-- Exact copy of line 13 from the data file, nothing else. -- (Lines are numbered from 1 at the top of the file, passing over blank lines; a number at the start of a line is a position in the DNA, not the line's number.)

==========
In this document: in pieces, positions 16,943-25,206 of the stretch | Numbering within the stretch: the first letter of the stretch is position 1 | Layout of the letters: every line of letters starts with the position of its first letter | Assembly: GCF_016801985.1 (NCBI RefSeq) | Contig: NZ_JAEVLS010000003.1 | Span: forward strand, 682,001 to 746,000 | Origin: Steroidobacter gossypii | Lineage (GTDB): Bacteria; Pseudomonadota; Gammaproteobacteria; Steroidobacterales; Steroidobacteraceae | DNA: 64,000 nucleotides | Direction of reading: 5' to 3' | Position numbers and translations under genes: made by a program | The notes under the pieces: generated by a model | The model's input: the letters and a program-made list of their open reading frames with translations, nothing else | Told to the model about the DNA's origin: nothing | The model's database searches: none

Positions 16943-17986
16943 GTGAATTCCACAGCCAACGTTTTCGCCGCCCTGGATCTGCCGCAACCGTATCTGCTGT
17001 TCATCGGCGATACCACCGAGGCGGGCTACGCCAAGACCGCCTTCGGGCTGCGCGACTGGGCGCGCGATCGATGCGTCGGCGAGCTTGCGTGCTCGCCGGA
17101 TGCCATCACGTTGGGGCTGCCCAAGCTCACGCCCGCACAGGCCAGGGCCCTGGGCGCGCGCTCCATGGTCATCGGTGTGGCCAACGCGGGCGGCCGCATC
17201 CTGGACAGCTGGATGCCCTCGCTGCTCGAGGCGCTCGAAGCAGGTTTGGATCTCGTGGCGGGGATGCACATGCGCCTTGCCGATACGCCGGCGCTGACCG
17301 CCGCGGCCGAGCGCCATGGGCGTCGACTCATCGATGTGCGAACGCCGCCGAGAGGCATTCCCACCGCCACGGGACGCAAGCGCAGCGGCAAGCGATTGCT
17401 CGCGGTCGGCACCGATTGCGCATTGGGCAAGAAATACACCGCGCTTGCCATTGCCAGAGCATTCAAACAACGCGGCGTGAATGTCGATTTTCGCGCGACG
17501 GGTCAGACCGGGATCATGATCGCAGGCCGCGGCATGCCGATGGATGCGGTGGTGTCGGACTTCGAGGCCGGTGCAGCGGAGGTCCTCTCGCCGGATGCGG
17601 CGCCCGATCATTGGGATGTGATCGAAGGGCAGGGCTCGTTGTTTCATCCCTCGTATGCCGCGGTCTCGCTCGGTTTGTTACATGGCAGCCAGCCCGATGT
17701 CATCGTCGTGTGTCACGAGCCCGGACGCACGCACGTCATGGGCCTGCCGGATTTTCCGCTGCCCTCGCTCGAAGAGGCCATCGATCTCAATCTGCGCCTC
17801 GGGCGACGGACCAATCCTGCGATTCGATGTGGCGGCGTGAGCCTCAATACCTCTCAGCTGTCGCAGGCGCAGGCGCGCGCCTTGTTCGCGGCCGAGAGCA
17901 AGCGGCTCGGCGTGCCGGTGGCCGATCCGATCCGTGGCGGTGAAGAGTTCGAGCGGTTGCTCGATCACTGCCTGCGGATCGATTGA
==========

17901 AGCGGCTCGGCGTGCCGGTGGCCGATCCGATCCGTGGCGGTGAAGAGTTCGAGCGGTTGCTCGATCACTGCCTGCGGATCGATTGA